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South Australia - Yorke Peninsula Short Breaks

Yorke Peninsula Facts & History

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YP SA Tourism is a good web site to visit for further information and historical brochures on Fishing, diving, lighthouses, shipwrecks, jetties etc  - have you ever wondered why the early planners developed these remote townships close to the sea?  They were not by chance - the remains of their early enterprises can be seen in places like Innes National Park.

The Yorke Peninsula has a rich and varied historical background.  In the north was the main copper mining area which attracted tin miners from Cornwall.  The Cornish influence is all around, with the typical mineheads and of course the tasty cornish pasty being other examples.  The Copper Triangle contributed a lot of wealth to SA economy the proceeds benefiting the development of Adelaide.
Coobowie and Edithburgh lie further south, at the heel of YP.  Off the coast of Edithburgh is the Troubridge Island Lighthouse - this has now been replaced by a larger lighthouse on the mainland.
The Troughbridge Shoals have seen a number of ships wrecked over the years which now provide challenging diving and sea fishing.  An experience for the advanced scuba diver. Edithburgh cemetary has a mass grave of Laskar Seamen drowned when the Clan Ranald sank.  The local museum in Edithburgh is a good browse for history buffs and has details of this and other events around the area. 
Edithburgh's prosperity was built on the salt and china clay industries and resulted with a wide main street and jetty to cater for the early horse drawn transport and shipping.  Remember that the jetties around the coasts formed a major part of transport system in the days of horse and ox carts, no railways or road trains to transport goods around.  Edithburgh's wide streets are the legacy of these early days when carts with teams of oxen had to be turned around. After this form of transport fell out of use, jetties in many cases were upgraded to ensure a lengthy life and handed over to local authorities to run.  They are now a main feature in many coastal towns where everyone can fish for the many species of sea life that has been attracted to them.  They are now mainly used by the fisherman and occasional visiting prawn fishing boats. Marine wildlife abound and the Leafy Sea Horse can be seen off Edithburgh Jetty for snorklers
Further up the coast at Port Giles, one of the deep water working jetties,  large cargo ships from around the world pick up wheat which has been collected from farms around the Peninsula and stored in large grain silos.  Wheat and Sheep farming are now the major industries of the Yorke Peninsula.  However pink coloured salt lakes still exist as a reminder of the past.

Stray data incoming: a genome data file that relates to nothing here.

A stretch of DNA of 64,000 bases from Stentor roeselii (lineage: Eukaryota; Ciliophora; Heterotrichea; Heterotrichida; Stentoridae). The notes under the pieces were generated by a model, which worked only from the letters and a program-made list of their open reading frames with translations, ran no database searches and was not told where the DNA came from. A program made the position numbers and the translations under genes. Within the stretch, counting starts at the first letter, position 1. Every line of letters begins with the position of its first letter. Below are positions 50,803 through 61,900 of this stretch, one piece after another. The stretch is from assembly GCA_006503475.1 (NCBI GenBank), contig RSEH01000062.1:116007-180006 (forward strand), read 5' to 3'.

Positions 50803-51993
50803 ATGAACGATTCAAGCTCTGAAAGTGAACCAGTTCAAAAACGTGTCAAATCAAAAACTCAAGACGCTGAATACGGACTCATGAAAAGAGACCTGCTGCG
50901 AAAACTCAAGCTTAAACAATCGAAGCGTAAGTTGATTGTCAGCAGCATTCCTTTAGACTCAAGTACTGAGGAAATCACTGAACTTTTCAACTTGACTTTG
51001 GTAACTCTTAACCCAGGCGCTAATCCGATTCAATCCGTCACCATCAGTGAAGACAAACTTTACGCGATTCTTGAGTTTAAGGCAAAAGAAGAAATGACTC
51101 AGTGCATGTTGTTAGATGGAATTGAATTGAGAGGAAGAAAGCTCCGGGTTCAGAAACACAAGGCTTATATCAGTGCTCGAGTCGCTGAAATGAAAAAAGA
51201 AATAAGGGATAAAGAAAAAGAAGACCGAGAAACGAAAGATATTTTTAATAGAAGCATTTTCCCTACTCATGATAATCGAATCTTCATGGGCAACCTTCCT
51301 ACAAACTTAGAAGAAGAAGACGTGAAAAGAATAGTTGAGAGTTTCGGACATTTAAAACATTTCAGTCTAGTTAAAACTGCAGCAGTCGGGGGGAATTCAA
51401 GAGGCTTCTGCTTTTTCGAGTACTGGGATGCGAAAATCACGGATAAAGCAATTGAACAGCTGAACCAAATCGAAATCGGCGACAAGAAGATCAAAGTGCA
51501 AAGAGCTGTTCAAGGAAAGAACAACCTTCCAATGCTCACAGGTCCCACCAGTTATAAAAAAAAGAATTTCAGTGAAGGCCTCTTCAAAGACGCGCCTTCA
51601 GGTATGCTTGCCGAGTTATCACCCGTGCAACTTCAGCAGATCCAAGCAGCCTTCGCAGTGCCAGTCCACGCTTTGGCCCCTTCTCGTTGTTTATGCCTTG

For the seagoing fishermen who likes to bring their own boat, then launching facilities exist at various points along this area of coast.  Good launching and parking facilities at the lagoon at Edithburgh.  Charter boats are also available. 
Coobowie Bay boasts fresh Oyster Farms and a coastal nature walk to the nearby Edithburgh.  At the centre of the town, families are catered for with a children play area and picnic / BBQ facilities adjacent to the sea.
Coobowie Lodge holiday units are centrally situated on the Main Street adjacent to the the general store and within 100mtrs of the play area.
Other BBQ facilities, golf, tennis, bowls and a sea swimming pool are available in Edithburgh 5km away. 

At the toe of the peninsula is Innes National Park with spectacular bays and wildlife which some consider equal to the Great Ocean Highway.  The Park covers a large area and has a range of sights from lighthouses, a rugged and rocky coastline with spectacular beaches for surfing and camping.  Wildlife abounds with emus and kangaroo in abundance as nature intended.  One beach has a shipwrecked steel vessel Ethel, the remains of which are periodically covered and uncovered with sand by the tides.


Historic Port of Edithburgh

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Coobowie Lodge Holiday Units* 67 Beach Road * Coobowie * Yorke Peninsula * Tel: (08) 8261 0320  Mob: 0452445292